Rulemaking (Recommendations)

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This redline shows proposed amendments to the Ex Parte Communications in Informal Rulemaking Recommendation for consideration at the 60th Plenary Session.

The Magnuson-Moss Warranty—Federal Trade Commission Improvement Act, P.L.  93-637, which established procedures for the Federal Trade Commission’s promulgation of trade regulation rules, also authorized the Commission to “provide compensation for reasonable attorneys fees, expert witness fees, and other costs of participating” in those proceedings. The statute (15 U.S.C. §...

Recommendation 2014-4, "'Ex Parte' Communications in Informal Rulemaking," provides guidance and best practices to agencies for managing "ex parte" communications between agency personnel and nongovernmental interested persons regarding the substance of informal rulemaking proceedings conducted under 5 U.S.C. § 553.

(a) Many federal agencies have authority to issue mandatory health or safety regulations relating to products, materials, processes, practices or services that may be the subjects of voluntary standards prepared by non-governmental organizations. Non-governmental standards, though not legally enforceable, have in fact gained wide acceptance and a high degree of observance....

Recommendation 2014-3, "Guidance in the Rulemaking Process," identifies best practices for agencies when providing guidance in preambles to final rules.  It suggests ways that agencies can improve the drafting and presentation of these preambles, including making it easier to identify any guidance content.  The recommendation also urges agencies to ensure that users of their websites can...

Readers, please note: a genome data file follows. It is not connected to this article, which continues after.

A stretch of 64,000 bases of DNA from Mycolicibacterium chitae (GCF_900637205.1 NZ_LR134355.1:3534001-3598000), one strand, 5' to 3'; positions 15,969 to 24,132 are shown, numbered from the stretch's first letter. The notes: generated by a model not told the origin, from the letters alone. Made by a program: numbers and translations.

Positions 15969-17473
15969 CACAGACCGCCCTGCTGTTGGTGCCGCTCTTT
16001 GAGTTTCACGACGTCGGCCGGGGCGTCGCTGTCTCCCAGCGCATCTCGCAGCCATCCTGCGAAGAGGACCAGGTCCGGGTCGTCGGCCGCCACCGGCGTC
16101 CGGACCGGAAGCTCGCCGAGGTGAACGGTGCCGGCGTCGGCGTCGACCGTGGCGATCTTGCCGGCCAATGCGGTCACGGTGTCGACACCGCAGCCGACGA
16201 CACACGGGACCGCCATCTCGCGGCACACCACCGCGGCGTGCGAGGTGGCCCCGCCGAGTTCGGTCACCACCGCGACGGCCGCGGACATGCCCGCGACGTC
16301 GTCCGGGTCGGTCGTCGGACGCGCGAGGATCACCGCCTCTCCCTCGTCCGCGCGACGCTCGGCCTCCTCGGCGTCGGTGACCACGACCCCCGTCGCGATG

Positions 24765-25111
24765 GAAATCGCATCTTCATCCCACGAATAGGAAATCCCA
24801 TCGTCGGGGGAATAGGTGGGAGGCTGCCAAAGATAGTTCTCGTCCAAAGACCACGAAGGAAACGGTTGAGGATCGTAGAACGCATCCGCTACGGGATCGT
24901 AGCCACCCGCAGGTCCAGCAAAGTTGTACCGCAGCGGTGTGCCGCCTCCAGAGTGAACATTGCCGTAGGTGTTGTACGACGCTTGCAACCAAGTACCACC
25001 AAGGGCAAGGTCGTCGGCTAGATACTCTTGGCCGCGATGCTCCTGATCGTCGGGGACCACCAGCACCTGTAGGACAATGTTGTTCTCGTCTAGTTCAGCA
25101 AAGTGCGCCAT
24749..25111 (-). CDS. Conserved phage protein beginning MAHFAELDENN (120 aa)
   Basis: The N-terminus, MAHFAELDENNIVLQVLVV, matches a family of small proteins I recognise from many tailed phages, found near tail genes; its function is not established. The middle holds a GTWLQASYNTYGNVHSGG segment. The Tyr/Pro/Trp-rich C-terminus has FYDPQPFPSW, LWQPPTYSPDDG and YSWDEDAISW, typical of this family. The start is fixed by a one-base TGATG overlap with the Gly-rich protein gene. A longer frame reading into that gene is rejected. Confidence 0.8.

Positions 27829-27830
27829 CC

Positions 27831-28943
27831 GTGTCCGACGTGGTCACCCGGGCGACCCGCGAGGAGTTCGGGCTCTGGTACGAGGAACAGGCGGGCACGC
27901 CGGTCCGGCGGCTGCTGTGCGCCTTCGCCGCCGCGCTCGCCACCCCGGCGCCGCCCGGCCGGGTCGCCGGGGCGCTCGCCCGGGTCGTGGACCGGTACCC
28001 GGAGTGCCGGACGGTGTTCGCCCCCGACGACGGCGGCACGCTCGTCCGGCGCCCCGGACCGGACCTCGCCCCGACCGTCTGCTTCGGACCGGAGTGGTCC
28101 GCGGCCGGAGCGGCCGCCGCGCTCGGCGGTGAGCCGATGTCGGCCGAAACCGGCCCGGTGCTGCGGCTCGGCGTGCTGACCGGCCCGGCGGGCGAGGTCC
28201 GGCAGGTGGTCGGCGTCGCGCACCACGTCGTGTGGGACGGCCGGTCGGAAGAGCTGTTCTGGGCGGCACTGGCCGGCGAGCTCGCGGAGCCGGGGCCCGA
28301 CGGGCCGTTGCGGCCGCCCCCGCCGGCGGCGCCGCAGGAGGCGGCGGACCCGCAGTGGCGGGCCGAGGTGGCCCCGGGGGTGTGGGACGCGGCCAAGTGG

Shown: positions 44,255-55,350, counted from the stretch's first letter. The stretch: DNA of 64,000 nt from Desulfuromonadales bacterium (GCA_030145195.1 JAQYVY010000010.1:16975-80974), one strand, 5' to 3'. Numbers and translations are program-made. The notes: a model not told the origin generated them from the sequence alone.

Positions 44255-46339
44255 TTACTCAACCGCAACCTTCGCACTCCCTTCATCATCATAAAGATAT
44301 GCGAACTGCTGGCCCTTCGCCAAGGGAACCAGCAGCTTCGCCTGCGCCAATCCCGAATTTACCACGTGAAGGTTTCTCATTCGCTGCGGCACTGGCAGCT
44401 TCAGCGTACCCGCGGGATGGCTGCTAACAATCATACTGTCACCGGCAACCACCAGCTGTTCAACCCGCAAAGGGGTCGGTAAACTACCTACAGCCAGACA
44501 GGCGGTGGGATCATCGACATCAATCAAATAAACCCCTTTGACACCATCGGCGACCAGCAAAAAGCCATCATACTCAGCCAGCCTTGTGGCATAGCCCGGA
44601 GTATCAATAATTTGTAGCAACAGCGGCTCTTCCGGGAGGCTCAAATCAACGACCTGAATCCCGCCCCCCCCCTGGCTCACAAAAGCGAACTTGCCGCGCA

In Recommendation 72-5 the Conference expressed the view that, generally, agency rulemaking is preferably carried out through the simple, flexible and efficient procedures of 5 U.S.C. § 553. That statute requires publication of notice of proposed rulemaking and provision of opportunity for submission of written comments; additional procedures may be utilized by the agencies...

Congress has by statute occasionally required that certain agency actions be subject to Congressional approval or disapproval before they became effective. Several proposals have now been advanced which would apply this procedure to all substantive rules issued pursuant to the notice-and-comment procedures of 5 U.S.C. § 553 (which are not subject to 5 U.S.C. §§ 556 and 557...

Agencies often explain their view of the meaning of statutes or rules by issuing interpretive rules of general applicability, and agencies indicate how they will exercise discretion by announcing statements of general policy. The Administrative Procedure Act requires that these interpretive rules and policy statements be published in the Federal Register. But the Act does...

The Conference’s Recommendation 72-5 stated that in rulemaking of general applicability involving substantive rules “Congress ordinarily should not impose mandatory procedural requirements other than those required by 5 U.S.C. § 553,” and that “Congress should never require trial-type procedures for resolving questions of policy or of broad or general fact.” Paragraph 5 of...

The primary role of the Federal Register is the publication, as required by the Federal Register Act and the Administrative Procedure Act, of legal documents that affect people generally, such as descriptions of agencies’ organization and functions, texts of substantive and procedural rules, notices of proposed rulemaking, and statements of general policy or interpretations...

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